So it's not hard to imagine why plus-sized women are often ignored, ridiculed, and/or fetishized on dating apps.
Fortunately, sites seem to be trying to combat this problem.
Dating apps don't exist in a vacuum — they're essentially just digital platforms where society's existing views on bodies play out.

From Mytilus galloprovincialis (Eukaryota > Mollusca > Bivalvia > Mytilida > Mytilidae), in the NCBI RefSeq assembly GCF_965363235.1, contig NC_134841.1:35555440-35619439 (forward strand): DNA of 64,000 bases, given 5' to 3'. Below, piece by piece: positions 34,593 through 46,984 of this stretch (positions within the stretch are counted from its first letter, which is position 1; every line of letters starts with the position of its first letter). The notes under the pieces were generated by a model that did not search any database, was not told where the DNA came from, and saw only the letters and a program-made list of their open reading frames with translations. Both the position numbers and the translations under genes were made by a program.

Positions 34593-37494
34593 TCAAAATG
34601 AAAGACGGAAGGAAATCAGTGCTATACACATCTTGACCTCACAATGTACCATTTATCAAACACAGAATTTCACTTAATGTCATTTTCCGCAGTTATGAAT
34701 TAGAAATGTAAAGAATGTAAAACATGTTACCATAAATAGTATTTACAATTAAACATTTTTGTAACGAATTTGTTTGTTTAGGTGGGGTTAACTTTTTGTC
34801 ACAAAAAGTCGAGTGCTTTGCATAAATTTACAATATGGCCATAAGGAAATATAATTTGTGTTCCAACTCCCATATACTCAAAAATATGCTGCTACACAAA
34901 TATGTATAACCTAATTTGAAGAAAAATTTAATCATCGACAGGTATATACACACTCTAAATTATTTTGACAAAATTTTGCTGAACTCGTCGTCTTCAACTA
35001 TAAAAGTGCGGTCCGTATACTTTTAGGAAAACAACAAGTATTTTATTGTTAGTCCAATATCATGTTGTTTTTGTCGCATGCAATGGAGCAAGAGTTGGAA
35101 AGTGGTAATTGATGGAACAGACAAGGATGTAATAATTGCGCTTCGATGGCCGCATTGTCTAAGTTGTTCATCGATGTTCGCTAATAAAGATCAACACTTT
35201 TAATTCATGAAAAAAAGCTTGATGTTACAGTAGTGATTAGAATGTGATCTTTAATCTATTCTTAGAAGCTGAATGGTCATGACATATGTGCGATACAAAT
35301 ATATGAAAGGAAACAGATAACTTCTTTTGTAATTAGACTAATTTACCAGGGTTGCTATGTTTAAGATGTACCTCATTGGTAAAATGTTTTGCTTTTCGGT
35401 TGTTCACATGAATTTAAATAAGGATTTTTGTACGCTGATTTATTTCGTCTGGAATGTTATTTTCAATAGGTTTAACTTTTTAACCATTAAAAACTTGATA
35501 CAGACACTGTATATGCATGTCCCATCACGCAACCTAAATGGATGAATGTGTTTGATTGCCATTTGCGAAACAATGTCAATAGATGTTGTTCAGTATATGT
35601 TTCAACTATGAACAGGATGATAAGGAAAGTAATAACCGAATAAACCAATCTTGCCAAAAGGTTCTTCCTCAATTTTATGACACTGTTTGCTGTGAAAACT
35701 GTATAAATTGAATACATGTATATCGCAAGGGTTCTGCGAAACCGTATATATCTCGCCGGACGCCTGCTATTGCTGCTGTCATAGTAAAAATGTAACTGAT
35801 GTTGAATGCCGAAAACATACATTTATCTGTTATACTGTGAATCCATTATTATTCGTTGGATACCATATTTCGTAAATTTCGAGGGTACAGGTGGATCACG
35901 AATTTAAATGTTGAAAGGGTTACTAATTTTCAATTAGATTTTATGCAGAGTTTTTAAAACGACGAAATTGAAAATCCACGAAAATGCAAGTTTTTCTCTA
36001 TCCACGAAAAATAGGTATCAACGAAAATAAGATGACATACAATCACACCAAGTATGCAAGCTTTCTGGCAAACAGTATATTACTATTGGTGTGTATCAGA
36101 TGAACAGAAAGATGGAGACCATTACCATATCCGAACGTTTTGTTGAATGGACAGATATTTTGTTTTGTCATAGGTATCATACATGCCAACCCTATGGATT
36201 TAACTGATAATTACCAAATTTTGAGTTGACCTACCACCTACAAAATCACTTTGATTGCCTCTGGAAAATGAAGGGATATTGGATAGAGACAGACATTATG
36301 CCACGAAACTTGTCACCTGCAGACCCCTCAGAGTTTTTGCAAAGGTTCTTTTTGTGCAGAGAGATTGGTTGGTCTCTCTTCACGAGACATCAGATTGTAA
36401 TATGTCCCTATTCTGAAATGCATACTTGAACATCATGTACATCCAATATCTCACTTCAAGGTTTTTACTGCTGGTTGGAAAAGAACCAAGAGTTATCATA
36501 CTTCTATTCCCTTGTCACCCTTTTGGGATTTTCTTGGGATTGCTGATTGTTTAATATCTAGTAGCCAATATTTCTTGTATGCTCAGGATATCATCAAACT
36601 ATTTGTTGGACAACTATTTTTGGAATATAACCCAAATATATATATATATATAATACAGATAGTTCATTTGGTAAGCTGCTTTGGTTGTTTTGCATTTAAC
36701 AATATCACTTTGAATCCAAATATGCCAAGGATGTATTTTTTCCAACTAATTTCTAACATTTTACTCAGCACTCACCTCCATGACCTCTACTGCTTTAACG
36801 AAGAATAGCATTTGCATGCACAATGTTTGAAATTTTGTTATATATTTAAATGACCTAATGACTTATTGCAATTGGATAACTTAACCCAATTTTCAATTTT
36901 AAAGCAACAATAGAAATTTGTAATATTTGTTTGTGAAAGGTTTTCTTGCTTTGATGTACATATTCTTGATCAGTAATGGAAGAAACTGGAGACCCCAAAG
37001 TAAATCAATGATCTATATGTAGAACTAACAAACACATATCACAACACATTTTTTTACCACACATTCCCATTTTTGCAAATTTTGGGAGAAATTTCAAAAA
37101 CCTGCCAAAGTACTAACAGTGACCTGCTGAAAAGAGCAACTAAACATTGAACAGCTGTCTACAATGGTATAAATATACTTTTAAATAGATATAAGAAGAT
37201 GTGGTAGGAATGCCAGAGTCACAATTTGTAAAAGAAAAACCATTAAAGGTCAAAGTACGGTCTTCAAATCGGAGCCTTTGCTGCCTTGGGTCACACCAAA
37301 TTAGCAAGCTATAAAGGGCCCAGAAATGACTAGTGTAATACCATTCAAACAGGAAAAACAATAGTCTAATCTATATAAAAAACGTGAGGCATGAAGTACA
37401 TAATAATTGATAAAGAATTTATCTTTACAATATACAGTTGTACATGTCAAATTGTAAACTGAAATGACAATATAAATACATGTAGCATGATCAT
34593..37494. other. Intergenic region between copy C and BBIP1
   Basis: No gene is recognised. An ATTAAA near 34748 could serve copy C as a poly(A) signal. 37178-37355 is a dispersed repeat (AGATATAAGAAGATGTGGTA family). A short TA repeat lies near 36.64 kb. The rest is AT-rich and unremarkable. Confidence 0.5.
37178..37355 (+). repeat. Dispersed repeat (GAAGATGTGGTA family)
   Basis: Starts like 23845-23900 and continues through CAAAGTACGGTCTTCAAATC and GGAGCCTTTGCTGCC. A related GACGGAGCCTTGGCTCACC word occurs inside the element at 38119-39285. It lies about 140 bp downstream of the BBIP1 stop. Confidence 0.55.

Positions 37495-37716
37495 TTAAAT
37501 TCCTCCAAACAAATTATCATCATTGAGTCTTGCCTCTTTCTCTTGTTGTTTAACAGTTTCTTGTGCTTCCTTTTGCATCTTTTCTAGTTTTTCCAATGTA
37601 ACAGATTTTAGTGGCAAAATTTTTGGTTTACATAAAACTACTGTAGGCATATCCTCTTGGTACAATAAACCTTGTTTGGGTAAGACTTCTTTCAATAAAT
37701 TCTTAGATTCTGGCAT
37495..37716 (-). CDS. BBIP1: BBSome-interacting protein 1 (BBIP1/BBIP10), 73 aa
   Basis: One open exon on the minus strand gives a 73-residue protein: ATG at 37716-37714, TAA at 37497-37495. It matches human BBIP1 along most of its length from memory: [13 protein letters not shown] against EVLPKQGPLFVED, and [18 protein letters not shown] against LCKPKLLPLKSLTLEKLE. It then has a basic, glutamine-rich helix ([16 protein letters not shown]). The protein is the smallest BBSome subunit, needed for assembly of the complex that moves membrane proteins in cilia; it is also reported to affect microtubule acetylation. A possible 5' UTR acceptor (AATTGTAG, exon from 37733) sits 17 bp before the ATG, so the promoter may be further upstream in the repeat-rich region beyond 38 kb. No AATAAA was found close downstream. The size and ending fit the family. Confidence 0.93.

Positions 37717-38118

But some of those questions can be decidedly fat-phobic. Ok Cupid has come under fire for some of these fat-phobic questions, and has responded by saying that they're always working to clean up or delete inflammatory inquiries.This may sound like pure optics, but apparently it's working: "Since we launched the pledge, we've seen decreases in harassment, both from reports and our machine-learning technology that detects harassing language," says Melissa Hobley, the chief marketing officer of Ok Cupid."We know that women in particular are really frustrated at how dating apps are set up to be incredibly focused on appearance.she's fresh out of a long-term relationship with someone she met on Tinder.But even though her last stint in the digital dating world ended with a fairly happy relationship, Craig isn't jumping to reenter the scene — partly because of her past experiences."When I was first on the apps, I experienced people fat-shaming me," she says.So we spend a huge amount of time deliberating how we can make Ok Cupid better at highlighting your passions, your beliefs, and your interests.".